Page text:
There's mounting evidence that you age more quickly if you have a high blood sugar level. The latest indication comes from Leiden University Medical Center in the Netherlands and will be published soon in Age. According to the article, the higher your glucose level, the older your face looks.
Doctors have been doing it for ages: they estimate the age of a new patient and then compare their guess with the patient's real age. If the guess is on the high side, then it's a sign that the patient's health is not optimal.
The researchers used this same technique. They gave a panel of 60 assessors photos of the faces 602 people in their fifties and sixties, and asked them to estimate how old they thought the people in the photos were.
We tend to assume that people with a low BMI are older than is the case. Everything that says money works the other way: expensive clothes or a chic hairdo make people look younger. When the researchers had corrected the estimates for these kinds of factors they got the figure shown below. As you can see, the non-diabetic 50-60 year-olds look older the higher their fasting glucose level is. And the diabetics look oldest of all.
The researchers suspect that a high glucose level causes more molecules like pentosidine [structural formula shown below] to occur in the body. Pentosidine is an advanced glycation end product, or AGE.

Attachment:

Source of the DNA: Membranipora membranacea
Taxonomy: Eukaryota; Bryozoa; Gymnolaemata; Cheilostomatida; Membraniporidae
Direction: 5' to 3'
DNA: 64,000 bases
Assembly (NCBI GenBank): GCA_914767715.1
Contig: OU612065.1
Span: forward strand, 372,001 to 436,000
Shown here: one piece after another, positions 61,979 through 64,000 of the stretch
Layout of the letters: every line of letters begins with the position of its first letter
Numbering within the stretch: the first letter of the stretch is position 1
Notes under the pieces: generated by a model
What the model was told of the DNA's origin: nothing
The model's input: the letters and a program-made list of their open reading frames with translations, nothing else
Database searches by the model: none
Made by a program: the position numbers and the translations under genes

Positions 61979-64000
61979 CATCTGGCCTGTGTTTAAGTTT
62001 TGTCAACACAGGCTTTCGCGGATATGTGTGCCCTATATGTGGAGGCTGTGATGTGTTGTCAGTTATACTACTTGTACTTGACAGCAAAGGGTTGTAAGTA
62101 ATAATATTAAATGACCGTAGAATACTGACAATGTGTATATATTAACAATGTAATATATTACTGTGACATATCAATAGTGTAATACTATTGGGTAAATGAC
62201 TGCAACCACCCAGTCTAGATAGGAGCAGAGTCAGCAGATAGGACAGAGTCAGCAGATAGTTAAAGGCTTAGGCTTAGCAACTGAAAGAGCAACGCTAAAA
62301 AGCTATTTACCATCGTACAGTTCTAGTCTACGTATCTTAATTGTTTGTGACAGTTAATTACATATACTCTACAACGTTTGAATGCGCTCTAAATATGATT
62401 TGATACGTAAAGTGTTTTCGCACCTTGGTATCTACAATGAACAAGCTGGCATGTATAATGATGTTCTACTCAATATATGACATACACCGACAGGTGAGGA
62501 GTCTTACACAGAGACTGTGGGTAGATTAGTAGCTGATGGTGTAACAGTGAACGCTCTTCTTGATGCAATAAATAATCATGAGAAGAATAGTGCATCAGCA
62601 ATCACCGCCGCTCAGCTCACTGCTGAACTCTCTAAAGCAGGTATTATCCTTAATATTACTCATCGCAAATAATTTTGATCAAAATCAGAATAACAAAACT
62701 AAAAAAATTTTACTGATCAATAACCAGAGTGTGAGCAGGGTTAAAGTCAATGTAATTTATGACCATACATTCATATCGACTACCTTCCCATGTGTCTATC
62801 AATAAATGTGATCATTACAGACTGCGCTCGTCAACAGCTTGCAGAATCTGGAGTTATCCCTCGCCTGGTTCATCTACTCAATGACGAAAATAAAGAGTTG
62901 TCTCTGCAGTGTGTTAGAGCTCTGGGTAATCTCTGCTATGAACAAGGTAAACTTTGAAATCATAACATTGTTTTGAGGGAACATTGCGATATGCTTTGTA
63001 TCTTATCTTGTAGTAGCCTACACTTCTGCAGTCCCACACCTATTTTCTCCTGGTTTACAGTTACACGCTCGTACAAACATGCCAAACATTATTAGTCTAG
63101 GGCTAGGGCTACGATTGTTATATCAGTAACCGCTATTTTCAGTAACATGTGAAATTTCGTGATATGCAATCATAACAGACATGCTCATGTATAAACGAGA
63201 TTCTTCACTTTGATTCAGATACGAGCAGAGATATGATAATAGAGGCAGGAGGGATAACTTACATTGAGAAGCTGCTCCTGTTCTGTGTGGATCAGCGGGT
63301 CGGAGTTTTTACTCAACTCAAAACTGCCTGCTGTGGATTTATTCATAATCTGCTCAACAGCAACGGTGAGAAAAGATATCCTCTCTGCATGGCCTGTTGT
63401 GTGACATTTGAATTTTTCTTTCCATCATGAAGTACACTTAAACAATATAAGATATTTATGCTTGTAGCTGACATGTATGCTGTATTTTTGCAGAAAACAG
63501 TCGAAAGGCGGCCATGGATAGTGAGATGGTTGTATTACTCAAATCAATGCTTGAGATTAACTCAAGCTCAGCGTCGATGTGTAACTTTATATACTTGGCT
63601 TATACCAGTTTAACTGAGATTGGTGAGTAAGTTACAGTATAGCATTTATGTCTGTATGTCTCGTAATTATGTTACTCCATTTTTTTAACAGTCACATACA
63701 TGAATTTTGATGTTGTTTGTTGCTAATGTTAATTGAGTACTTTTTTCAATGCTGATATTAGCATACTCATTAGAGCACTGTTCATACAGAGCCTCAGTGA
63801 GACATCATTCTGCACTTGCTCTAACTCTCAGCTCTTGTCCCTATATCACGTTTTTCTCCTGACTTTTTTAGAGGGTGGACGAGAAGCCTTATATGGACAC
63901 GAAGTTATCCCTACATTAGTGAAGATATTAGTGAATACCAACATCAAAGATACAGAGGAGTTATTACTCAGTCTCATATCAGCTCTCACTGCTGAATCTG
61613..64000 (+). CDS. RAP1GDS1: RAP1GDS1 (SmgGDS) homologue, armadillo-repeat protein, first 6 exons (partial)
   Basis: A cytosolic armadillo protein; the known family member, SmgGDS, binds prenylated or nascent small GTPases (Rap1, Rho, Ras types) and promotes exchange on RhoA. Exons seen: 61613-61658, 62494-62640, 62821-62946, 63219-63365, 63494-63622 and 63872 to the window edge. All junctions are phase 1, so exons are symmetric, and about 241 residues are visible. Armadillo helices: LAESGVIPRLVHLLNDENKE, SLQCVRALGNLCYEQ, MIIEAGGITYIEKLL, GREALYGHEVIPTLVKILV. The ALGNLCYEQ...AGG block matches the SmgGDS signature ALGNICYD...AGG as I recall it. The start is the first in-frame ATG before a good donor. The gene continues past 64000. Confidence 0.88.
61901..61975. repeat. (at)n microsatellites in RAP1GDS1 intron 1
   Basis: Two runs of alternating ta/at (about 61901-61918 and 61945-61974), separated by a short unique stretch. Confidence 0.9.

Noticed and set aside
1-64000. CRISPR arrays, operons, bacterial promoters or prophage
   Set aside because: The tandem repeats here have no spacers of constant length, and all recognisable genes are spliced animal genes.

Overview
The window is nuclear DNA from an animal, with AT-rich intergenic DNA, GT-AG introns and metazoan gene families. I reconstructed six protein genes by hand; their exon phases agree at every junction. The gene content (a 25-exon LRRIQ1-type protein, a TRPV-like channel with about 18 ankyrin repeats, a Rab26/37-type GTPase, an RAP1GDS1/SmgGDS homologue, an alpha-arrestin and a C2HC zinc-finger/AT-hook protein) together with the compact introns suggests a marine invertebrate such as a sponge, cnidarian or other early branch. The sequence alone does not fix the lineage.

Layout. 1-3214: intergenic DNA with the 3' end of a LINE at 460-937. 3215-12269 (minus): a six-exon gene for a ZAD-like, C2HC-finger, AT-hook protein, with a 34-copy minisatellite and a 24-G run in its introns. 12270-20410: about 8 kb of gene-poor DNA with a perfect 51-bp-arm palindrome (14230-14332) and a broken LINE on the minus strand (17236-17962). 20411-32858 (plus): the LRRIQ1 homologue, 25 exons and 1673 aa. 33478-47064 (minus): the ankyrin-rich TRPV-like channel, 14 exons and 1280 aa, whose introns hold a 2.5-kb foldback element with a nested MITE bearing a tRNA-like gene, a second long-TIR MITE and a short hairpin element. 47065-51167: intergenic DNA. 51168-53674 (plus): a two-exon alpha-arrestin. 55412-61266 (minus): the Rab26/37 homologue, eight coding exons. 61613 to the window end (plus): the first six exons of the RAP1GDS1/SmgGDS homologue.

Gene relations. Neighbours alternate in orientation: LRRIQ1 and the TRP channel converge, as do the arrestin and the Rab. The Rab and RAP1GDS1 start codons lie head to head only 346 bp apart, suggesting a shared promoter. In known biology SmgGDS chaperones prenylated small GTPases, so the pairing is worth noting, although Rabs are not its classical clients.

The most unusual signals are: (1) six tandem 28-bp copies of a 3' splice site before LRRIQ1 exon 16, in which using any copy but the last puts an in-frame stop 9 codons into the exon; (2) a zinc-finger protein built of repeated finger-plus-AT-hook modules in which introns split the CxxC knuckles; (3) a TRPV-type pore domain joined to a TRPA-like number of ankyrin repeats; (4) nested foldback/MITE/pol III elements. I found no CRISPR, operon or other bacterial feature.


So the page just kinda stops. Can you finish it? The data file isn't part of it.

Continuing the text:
AGEs are formed when the body attaches sugars to amino acids. Most of the compounds have the tendency to attach themselves to amino acids in body tissues.
If this happens in the skin, structures build up in the collagen and elastin that get in the way of repair processes. And that's how AGEs accelerate the skin's ageing process. AGEs do the same in a lot of other places too, like the blood vessels, kidneys and the cartilage. So the ageing that's visible in the face is an indication of the invisible biological ageing.
The 'rejuvenating effect' of a lifestyle that leads to a lower glucose level is not very big, according to this study. But it's worth noting that the study probably underestimates the effects of a high blood sugar level. The photos that the researchers used were of participants in the Leiden Longevity Study; and these people have genes that predispose them to age slowly.
Age (Dordr). 2011 Nov 20. [Epub ahead of print].